Another birthday has passed. Another year of life. Another rotation around the sun.
I’m grateful for the folks who send cards and emails, and birthday wishes on Facebook. It’s nice to know these people are still “in my life,” even if I just happen to be reading their silly posts, or deep posts, posts that make me laugh or cry or go, “Huh?” It’s all good. It’s all life. It all makes up a year.
The little bits and pieces may not be much when you consider them individually, but when amassed, make up life’s peaks and valleys, make up a community of friends, relatives, former lovers, new acquaintances. What would it mean without their contributions, big and small? It’s nice to be thought of, to know there are others out there sending their positive wishes my way. It all helps.
Otherwise, birthdays have become a bit of a bore. I’ve had 57 of them. It’s not that I’m not pleased to still be here, but I don’t need the fuss. The ones that end in “0” (60, 70, 80, 90 if I’m lucky), I suppose those will be fun to have some hoopla around. If someone wants to do some hoopla in three years, let me know. I hope to still be here.
Aging is not for wusses. Not that I’m even a Senior Citizen yet, although I’ll confess I often pay the senior fee at movie theaters. With a head of grey hair, one can pull this off. I’m grateful for this body and what it can still do; I’m completely ambulatory unless I’m laid up in bed because my back has gone out…again. And my health is good, unless I get the flu because my bronchial passages have never operated optimally.
But you’ll never catch me in a bikini again (too much weight), or taking a hike (my knees would rather I didn’t), or reading without glasses. If you look at me, you won’t mistake me for someone young. The grey hair which I’m DONE dyeing is a dead give-away. So are the wrinkles around my wrists which are beginning to show more. So is the way I sometimes judgmentally refer to the “younger” generation.
I know age is just a number, but I have to admit I don’t look or feel young anymore. And I’m not sure I want to. This number suits me. I’d enjoy the aging process more if I believed the experience and wisdom accumulated over decades of living, thinking, feeling, and finally knowing, were valued and respected in our culture. Those of us who are past the half-century mark know what I mean. I guess we’ll just have to admire and respect each other. I’m OK with that. There are enough of us. We’ve still got some clout. And damn it, we are wise.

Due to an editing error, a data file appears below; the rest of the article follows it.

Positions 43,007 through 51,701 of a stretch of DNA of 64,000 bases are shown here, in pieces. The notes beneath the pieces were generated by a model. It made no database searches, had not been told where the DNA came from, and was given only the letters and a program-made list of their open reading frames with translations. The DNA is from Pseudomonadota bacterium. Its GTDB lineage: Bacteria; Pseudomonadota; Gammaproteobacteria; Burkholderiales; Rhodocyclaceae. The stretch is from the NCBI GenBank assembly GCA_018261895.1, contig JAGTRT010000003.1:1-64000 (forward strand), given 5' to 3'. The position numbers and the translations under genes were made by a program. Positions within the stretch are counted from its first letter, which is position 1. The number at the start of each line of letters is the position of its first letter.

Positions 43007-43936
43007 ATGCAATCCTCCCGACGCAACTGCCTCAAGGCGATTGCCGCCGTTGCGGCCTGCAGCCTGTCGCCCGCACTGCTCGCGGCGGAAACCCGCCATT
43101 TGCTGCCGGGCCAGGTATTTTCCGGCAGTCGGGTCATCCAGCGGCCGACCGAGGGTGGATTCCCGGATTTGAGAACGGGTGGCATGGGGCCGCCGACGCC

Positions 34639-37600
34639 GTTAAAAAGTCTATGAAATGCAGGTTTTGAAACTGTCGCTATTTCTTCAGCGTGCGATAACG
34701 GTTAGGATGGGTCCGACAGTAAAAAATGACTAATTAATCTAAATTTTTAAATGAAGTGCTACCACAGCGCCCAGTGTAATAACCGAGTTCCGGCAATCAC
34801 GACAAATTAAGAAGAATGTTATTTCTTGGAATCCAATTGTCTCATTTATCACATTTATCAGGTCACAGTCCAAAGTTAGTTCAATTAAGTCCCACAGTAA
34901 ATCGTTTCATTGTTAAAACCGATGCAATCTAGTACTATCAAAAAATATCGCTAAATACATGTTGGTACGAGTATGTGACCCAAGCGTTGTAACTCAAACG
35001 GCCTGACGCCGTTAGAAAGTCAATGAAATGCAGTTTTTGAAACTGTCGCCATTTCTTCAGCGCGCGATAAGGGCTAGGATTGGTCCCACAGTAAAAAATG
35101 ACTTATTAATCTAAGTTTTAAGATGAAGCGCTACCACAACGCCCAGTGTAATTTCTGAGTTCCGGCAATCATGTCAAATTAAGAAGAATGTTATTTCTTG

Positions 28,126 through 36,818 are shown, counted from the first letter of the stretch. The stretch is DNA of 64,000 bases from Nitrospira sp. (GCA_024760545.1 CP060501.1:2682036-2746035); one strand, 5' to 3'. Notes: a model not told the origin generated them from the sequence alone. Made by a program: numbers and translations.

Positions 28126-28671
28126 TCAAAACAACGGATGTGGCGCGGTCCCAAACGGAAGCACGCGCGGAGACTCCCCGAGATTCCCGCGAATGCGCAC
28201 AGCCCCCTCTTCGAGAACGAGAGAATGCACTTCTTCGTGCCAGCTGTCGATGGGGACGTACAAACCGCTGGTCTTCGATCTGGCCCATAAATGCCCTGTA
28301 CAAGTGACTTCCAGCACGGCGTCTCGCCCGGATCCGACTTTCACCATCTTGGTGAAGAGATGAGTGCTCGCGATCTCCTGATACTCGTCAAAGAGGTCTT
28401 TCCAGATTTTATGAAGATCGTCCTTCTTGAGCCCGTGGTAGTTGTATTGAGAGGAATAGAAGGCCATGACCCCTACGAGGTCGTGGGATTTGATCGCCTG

In the beginning, you don’t even know what you don’t know. You are unconsciously incompetent. It’s all new and it’s a big wide world out there. How could you possibly know what you don’t know?
Later, you know what you don’t know. You are consciously incompetent. You’ve learned a bunch, but you know there is so much further to go on that learning curve.
Next, you know what you know. You are consciously competent. You are well-versed, but using your knowledge and your experience still requires concentration.
Finally, you don’t know what (and how much) you (actually) know. You are unconsciously competent and have moved into the arena of intuitive knowing. These things come easy to you, without effort, without stress or strain, without thinking.
At 57, I know I’m no longer in the first stage when it comes to most topics. At least, I hope that’s true. When it comes to photography, I sometimes feel as if I’m in that second category. When it comes to writing, I hope I’m in the third. And when it comes to being a citizen of Earth and loving my fellow citizens, well, the jury’s out, but I’m aiming for the fourth. For me, this is what adding another candle to the birthday cake is all about.